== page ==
home of many gardens and courtyards;
wherein one silk-rich bedchamber sat a
pair of newlyweds sullenly playing cards.
Neither groom nor bride had wished for
marriage; their parents decreed it must be.
Both moped over this unhappy fate until
he abruptly went outdoors the moon to see.
Resenting her husband’s departure while
also loathe to be alone, the sad bride
hastened through gardens and gates
to see what drew her groom outside.
Both husband and wife stood astounded
– wide-eyed, silent and truly flummoxed –
to see in the moonlight a little pogoda
decorated with glowing mandarin ducks!
The fairy clasped hands over her mouth
– she wanted to laugh on seeing each face;
but how wonderful to see newlyweds
embrace, for love had found its place.
Next day dawned gray and somber,
over green rice paddies rain splashed;
while thunder rumbled like tigers at
play, and jade-yellow lightning flashed.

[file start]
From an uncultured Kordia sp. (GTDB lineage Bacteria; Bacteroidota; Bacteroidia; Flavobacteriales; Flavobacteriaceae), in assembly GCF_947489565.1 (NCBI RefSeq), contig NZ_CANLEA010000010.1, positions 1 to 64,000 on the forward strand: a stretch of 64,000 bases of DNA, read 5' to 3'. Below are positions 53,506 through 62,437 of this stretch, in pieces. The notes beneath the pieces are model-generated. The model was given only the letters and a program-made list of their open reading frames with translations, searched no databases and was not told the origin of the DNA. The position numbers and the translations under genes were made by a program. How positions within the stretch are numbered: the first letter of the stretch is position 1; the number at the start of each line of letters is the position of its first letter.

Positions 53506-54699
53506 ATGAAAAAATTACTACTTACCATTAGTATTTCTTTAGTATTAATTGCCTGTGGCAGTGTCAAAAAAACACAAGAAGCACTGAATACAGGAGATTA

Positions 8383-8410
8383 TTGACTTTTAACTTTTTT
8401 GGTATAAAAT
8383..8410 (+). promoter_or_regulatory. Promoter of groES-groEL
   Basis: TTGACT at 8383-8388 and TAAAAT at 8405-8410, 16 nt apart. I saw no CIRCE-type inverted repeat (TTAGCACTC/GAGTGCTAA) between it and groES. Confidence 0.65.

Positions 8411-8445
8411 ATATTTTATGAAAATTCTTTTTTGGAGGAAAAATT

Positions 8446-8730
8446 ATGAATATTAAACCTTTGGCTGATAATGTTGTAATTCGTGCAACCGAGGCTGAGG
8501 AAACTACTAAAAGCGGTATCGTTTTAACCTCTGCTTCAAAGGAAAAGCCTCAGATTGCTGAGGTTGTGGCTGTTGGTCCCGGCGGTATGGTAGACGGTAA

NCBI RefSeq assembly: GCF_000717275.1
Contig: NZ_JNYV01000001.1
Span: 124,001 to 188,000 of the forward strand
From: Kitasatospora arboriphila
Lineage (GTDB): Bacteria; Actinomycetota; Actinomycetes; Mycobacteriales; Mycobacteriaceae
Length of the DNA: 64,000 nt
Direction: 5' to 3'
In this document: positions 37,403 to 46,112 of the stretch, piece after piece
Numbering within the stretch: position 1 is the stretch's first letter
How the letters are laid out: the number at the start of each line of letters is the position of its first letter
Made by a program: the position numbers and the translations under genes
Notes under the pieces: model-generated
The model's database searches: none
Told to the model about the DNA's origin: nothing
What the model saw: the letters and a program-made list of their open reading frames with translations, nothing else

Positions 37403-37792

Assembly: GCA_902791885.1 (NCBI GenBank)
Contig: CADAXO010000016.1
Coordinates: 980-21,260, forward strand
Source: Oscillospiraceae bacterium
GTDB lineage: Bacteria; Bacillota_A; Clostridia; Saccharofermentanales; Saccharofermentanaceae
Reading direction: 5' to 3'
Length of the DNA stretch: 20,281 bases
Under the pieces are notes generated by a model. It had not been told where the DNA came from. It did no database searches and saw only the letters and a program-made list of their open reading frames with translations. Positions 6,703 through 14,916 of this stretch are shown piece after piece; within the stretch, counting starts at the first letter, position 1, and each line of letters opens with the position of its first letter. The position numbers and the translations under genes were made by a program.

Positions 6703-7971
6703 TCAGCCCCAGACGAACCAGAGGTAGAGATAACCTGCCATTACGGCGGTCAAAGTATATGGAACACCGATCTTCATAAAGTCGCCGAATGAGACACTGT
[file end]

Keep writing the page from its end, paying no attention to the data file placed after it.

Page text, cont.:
On passing near a drab little village
both pagoda and fairy took a fright
— oh such sodden willows and leaf-
thin maples; all trees suffering blight!
‘Not even fresh rain can heal these
trees – also plum, peach and apricot,’
the forlorn fairy said. ‘But perhaps
an enchanted pagoda can cure rot.’
Now both fairy and pagoda invisible
remained; neither could be seen at all.
The pagoda mustered all its strength
and emitted healing rays to end the pall.
Rosy-gold light burst through the gray
rain; its magic rays over all trees poured;
then perked up limp fronds, plumped
up thin leaves; soon lush and adored.
‘That’s so much better,’ the fairy sighed.
‘What special powers on you bestowed.
We should resume our journey now —
having traveled only half this royal road.’
Rain like gray pearls continued pelting
down, a local dragon briskly at play,
against which power neither could act;
nor even the Emperor on any given day.
A full week later the pagoda and
fairy crossed a sparkling river way,
its course in keeping with dragon tract
that made them both visible by day.
Surprised by this unexpected change,
both travelers on river bank did pause.
While murmuring to each other, up rose
a clamor; whatever could be the cause?
Straw-hatted fishermen pointed. Families
on pontoons gawked while sailing past.
‘Oh dear,’ fretted the fairy. ‘How exposed
we are; let’s us fly now – so very fast!’